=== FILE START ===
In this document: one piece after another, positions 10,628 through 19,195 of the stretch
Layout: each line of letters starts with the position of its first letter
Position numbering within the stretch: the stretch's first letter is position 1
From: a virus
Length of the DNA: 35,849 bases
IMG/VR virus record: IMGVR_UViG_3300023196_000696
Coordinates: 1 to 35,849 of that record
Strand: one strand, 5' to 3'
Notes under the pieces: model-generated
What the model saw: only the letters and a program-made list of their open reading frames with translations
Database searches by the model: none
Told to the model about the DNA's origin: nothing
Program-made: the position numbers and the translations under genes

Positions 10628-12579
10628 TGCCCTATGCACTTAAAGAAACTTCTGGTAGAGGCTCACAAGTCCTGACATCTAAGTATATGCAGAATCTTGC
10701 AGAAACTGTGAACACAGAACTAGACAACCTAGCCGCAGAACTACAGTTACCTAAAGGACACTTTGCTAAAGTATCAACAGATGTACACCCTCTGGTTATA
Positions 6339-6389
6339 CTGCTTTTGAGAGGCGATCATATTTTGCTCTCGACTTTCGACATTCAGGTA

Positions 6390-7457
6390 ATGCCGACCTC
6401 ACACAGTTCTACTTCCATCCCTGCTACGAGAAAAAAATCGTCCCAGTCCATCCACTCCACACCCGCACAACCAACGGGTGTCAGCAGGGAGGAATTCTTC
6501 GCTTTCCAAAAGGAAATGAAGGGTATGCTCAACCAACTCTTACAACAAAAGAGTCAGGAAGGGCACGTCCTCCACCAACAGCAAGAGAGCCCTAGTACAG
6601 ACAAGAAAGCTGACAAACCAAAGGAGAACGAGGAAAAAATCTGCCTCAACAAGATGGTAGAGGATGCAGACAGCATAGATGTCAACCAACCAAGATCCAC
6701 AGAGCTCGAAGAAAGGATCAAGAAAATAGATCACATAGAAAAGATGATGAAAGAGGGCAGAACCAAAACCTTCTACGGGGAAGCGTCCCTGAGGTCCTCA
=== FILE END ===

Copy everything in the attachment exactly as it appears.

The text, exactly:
In this document: one piece after another, positions 10,628 through 19,195 of the stretch
Layout: each line of letters starts with the position of its first letter
Position numbering within the stretch: the stretch's first letter is position 1
From: a virus
Length of the DNA: 35,849 bases
IMG/VR virus record: IMGVR_UViG_3300023196_000696
Coordinates: 1 to 35,849 of that record
Strand: one strand, 5' to 3'
Notes under the pieces: model-generated
What the model saw: only the letters and a program-made list of their open reading frames with translations
Database searches by the model: none
Told to the model about the DNA's origin: nothing
Program-made: the position numbers and the translations under genes

Positions 10628-12579
10628 TGCCCTATGCACTTAAAGAAACTTCTGGTAGAGGCTCACAAGTCCTGACATCTAAGTATATGCAGAATCTTGC
10701 AGAAACTGTGAACACAGAACTAGACAACCTAGCCGCAGAACTACAGTTACCTAAAGGACACTTTGCTAAAGTATCAACAGATGTACACCCTCTGGTTATA
Positions 6339-6389
6339 CTGCTTTTGAGAGGCGATCATATTTTGCTCTCGACTTTCGACATTCAGGTA

Positions 6390-7457
6390 ATGCCGACCTC
6401 ACACAGTTCTACTTCCATCCCTGCTACGAGAAAAAAATCGTCCCAGTCCATCCACTCCACACCCGCACAACCAACGGGTGTCAGCAGGGAGGAATTCTTC
6501 GCTTTCCAAAAGGAAATGAAGGGTATGCTCAACCAACTCTTACAACAAAAGAGTCAGGAAGGGCACGTCCTCCACCAACAGCAAGAGAGCCCTAGTACAG
6601 ACAAGAAAGCTGACAAACCAAAGGAGAACGAGGAAAAAATCTGCCTCAACAAGATGGTAGAGGATGCAGACAGCATAGATGTCAACCAACCAAGATCCAC
6701 AGAGCTCGAAGAAAGGATCAAGAAAATAGATCACATAGAAAAGATGATGAAAGAGGGCAGAACCAAAACCTTCTACGGGGAAGCGTCCCTGAGGTCCTCA